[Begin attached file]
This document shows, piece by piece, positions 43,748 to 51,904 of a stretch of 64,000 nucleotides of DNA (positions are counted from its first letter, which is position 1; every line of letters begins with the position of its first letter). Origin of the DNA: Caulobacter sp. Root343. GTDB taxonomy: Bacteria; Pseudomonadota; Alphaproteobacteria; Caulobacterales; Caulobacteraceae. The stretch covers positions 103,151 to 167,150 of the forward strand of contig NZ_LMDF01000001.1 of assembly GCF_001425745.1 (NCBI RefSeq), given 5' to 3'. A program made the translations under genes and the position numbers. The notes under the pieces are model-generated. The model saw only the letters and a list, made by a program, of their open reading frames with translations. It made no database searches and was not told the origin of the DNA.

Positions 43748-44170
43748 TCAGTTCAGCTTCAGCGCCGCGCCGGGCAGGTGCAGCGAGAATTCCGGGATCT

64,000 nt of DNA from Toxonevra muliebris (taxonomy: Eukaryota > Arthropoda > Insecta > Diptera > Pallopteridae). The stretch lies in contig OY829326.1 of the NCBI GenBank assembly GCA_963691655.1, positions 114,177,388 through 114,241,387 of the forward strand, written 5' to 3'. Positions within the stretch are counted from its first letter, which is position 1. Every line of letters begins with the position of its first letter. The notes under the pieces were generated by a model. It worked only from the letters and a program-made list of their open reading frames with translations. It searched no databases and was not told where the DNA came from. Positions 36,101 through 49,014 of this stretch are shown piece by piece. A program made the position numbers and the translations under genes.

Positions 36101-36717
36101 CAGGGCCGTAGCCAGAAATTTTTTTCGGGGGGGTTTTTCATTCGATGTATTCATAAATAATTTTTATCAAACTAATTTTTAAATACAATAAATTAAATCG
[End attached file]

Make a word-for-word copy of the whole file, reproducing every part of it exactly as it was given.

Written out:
This document shows, piece by piece, positions 43,748 to 51,904 of a stretch of 64,000 nucleotides of DNA (positions are counted from its first letter, which is position 1; every line of letters begins with the position of its first letter). Origin of the DNA: Caulobacter sp. Root343. GTDB taxonomy: Bacteria; Pseudomonadota; Alphaproteobacteria; Caulobacterales; Caulobacteraceae. The stretch covers positions 103,151 to 167,150 of the forward strand of contig NZ_LMDF01000001.1 of assembly GCF_001425745.1 (NCBI RefSeq), given 5' to 3'. A program made the translations under genes and the position numbers. The notes under the pieces are model-generated. The model saw only the letters and a list, made by a program, of their open reading frames with translations. It made no database searches and was not told the origin of the DNA.

Positions 43748-44170
43748 TCAGTTCAGCTTCAGCGCCGCGCCGGGCAGGTGCAGCGAGAATTCCGGGATCT

64,000 nt of DNA from Toxonevra muliebris (taxonomy: Eukaryota > Arthropoda > Insecta > Diptera > Pallopteridae). The stretch lies in contig OY829326.1 of the NCBI GenBank assembly GCA_963691655.1, positions 114,177,388 through 114,241,387 of the forward strand, written 5' to 3'. Positions within the stretch are counted from its first letter, which is position 1. Every line of letters begins with the position of its first letter. The notes under the pieces were generated by a model. It worked only from the letters and a program-made list of their open reading frames with translations. It searched no databases and was not told where the DNA came from. Positions 36,101 through 49,014 of this stretch are shown piece by piece. A program made the position numbers and the translations under genes.

Positions 36101-36717
36101 CAGGGCCGTAGCCAGAAATTTTTTTCGGGGGGGTTTTTCATTCGATGTATTCATAAATAATTTTTATCAAACTAATTTTTAAATACAATAAATTAAATCG